12 ing and file transfer amongst friends can be considered as instances of Friend- Meter. FriendMeter is designed with two purposes in mind a short-term use and a long-term use for the sensed information. In the short-term, the results from Virtual Compass are used to show the user a map that can be used to find and meet her friends. In the long-term, the time-varying distances measured between the user and her friends can be used to infer social interactions. These inferences can be used to cluster friends in social applications, such as Facebook, based on proximity. Each friend can be metered by the amount of physical social interaction. Our implementation shows the user a map and records a history of the map, but currently does not alter their friends list. FriendMeter uses the Facebook API to connect to Facebook, authenticate the user and get her list of friends. It uses a unique numerical Facebook login id provided by Facebook as the mobile device s ID. This facilitates identifying the user on each peer device, but as we note in 7, there are some privacy implications. FriendMeter displays a map of all the user s friends in the vicinity. It also displays the photographs of the nearby users and their interests, hobbies, and other information. Screen shots from the application are in Figure 8. Even though the underlying peer localization service provides a map with many devices, FriendMeter filters out those that are not in the user s friend list. 6 System Evaluation We evaluate the performance of Virtual Compass by focusing on the following three key questions: (1) How accurate are Virtual Compass s distance estimates and spatial placement? (2) How much energy does Virtual Compass consume? (3) How quickly does Virtual Compass adapt to changes (e.g., when a new device arrives, or one departs)? In answering these questions, we also examine the impact of scale: how does the number of devices affect Virtual Compass? Experimental Setup: We evaluate Virtual Compass on the Windows Mobile and Windows Vista operating systems. Our testbed consists of ten devices an HTC TyTNII mobile phone, an HTC Touch Cruise mobile phone, four laptops, and four desktops. All ten devices have IEEE 82.11b and Bluetooth interfaces, and are connected to the Internet via 3G cellular on the phones or Ethernet on the laptops and desktops. In most experiments, we deploy the devices in a 1m 2 indoor office area, but we also evaluate larger areas of 9m 2 and 25m 2 where indicated. Many experiments involve statically-placed nodes, but in those evaluating latency, we move a device into or out of the deployment area. When evaluating energy consumption, we measure the lifetime of the fully charged mobile phones while running Virtual Compass and leaving the GSM radio on. Accuracy of Localization: The primary goal of Virtual Compass is to accurately localize nearby peers. We evaluate this accuracy in two ways (1) error in pairwise distance between nodes what is the difference between the physical distance and the distance that Virtual Compass predicts? (2) spatial placement: for a number of nodes, how different is the 2D placement that Virtual Compass presents from their actual placement? Pairwise distance accuracy: Figure 9 shows how well Virtual Compass estimates the distance between two nodes as their physical distance is varied. Virtual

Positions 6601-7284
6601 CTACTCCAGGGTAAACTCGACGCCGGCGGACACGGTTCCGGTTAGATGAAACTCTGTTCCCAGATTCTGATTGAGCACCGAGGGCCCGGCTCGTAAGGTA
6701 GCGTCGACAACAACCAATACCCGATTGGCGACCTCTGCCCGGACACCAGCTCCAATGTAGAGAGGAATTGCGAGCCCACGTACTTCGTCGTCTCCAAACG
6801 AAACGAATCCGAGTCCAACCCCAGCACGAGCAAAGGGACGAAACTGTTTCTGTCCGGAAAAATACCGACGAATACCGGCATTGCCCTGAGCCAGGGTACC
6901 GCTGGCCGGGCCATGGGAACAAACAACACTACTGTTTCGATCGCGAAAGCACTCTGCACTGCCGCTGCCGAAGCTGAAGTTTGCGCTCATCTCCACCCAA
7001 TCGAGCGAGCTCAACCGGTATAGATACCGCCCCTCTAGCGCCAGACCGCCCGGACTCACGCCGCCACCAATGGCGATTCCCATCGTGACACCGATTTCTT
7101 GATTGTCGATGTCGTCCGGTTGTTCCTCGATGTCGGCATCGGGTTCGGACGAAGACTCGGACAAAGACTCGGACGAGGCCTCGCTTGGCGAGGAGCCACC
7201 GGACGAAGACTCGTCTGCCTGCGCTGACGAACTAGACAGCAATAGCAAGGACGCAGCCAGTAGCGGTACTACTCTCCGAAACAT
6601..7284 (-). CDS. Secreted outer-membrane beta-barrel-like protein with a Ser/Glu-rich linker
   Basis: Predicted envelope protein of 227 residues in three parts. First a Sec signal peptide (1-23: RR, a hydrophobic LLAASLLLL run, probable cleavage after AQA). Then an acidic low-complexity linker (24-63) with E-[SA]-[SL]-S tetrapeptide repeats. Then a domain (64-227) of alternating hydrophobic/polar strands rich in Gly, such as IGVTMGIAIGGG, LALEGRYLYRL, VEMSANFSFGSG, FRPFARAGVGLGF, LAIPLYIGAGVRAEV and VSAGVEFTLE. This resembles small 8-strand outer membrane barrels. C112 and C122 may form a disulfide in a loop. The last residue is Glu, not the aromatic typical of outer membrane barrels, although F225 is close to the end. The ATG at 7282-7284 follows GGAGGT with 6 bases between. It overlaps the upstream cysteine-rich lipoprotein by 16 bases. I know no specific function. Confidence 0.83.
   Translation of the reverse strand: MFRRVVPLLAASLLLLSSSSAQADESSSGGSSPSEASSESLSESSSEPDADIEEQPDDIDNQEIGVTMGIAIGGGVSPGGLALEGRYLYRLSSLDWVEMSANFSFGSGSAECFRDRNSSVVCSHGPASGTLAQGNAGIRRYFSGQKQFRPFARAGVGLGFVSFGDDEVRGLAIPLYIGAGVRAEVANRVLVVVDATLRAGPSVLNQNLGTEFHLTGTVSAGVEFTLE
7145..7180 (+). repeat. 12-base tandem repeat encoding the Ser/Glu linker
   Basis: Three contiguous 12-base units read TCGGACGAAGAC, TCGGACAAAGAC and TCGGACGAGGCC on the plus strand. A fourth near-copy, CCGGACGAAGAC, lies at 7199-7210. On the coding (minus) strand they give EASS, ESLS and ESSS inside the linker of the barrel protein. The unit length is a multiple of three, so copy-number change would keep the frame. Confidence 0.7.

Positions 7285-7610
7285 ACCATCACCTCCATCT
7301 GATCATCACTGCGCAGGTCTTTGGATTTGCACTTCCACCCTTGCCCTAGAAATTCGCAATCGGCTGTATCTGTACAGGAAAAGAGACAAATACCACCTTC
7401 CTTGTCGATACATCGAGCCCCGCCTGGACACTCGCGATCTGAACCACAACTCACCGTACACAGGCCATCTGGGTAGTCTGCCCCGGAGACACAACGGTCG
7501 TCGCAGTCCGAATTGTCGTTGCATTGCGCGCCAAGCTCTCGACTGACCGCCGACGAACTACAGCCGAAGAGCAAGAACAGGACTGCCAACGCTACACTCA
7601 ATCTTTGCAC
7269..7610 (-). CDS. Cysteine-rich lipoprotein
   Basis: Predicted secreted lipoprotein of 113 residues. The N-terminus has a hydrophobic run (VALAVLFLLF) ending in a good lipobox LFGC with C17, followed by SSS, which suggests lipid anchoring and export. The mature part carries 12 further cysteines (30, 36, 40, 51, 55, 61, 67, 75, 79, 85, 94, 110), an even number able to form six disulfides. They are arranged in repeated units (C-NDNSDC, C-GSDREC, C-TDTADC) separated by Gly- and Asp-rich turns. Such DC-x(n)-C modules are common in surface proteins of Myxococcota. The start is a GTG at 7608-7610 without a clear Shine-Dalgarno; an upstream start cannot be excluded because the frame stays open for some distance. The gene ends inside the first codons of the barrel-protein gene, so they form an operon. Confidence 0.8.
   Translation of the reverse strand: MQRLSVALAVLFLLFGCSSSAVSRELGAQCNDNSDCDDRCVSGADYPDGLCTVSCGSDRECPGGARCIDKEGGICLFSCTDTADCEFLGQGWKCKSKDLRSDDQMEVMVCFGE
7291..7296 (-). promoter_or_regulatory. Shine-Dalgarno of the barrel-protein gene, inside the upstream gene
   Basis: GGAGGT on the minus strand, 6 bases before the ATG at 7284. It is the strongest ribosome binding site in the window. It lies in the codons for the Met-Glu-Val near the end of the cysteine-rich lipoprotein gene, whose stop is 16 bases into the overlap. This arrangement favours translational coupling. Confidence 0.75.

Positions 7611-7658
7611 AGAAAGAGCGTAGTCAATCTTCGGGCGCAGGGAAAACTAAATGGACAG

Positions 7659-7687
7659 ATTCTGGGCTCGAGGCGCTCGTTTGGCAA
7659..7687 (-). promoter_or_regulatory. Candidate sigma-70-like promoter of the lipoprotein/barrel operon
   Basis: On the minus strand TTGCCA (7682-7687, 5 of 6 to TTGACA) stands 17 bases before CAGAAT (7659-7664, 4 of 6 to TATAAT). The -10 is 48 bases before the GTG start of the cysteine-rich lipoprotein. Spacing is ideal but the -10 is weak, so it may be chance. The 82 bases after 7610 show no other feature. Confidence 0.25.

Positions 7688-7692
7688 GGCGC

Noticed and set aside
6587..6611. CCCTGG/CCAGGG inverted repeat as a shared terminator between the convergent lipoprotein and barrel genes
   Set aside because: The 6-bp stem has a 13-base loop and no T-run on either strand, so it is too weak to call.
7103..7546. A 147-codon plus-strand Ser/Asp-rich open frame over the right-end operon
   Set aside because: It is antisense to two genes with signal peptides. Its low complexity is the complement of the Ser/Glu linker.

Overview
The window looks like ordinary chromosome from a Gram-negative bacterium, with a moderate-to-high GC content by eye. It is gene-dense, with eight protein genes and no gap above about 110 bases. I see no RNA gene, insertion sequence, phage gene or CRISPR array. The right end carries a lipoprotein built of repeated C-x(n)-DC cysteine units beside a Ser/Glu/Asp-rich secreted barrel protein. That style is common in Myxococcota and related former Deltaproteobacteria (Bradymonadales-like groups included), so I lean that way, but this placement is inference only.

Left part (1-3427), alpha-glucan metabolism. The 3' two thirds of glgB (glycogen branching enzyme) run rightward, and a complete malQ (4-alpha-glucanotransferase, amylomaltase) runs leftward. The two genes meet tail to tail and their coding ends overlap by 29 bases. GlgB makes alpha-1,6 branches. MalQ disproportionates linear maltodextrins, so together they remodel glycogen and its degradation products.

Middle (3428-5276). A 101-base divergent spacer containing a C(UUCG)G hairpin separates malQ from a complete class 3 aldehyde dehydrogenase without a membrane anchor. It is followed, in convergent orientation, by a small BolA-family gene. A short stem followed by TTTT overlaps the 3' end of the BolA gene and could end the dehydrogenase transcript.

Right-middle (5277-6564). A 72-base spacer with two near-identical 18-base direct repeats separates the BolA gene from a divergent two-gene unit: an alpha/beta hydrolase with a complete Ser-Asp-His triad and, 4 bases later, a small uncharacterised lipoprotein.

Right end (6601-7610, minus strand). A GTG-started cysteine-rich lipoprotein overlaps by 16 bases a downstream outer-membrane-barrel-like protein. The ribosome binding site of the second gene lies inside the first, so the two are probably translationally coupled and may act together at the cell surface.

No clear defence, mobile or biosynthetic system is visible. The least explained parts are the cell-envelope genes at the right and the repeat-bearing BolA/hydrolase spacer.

13 predicted distance (meters) virtual compass perfect distance actual distance (meters) probabiliity 9 th percentile error = 3.19 meters median error =.86 meters 2 error (meters) 4 6 Fig. 9: Distance and deviation predicted by Virtual Compass. System Average Error (meters) Bluetooth 3.4 Wi-Fi 3.91 Virtual Compass 1.41 Fig. 1: CDF of the error in distance. Table 2: Average error for nine devices in a 1m 2 indoor area reported by the different systems. Compass comes very close to perfectly estimating distance. When Virtual Compass does deviate from the actual distance, it does so by a small amount as the error bars indicate. Figure 1 shows the CDF of this error over a large number of placements. The median error is only.9 meters, and over 9% of the time, the error is under 2.7 meters. To examine why Virtual Compass is so accurate in pairwise distance estimation, we present Table 2, which shows the advantage of our multi-radio approach. If Virtual Compass were to use only Bluetooth radios, the average error would be quite high at 3.4 meters, or 3.91 with just Wi-Fi radios. However, by simultaneously using both Bluetooth and Wi-Fi, Virtual Compass reduces the average error to 1.41 meters. 12 meters 6 meters average error (meters) number of devices Fig. 11: This figure shows a map of 9 devices using light dots. We overlay the spatial placement map from Virtual Compass on this figure using dark dots. The spatial placement was generated at the node on the desk between 3 and 4. Fig. 12: Using multiple experiments similar to Figure 11, we calculate the average error in 2D placement as we vary the number of devices. Spatial placement accuracy: We evaluate spatial placement in Figure 11. Virtual Compass s 2D spatial placement (dark dots) almost exactly matches the actual placement (light dots) the average distance between a light dot and the corresponding dark dot is 1.9 meters. Our accuracy is dependent on two factors : our multi-radio RSSI-based distance estimation, and our 2D spatial placement algorithm. To tease apart these two factors, we applied our 2D spatial placement to the actual pairwise distances between these nodes (as opposed to the RSSIbased estimates) and the average error is.6 meters.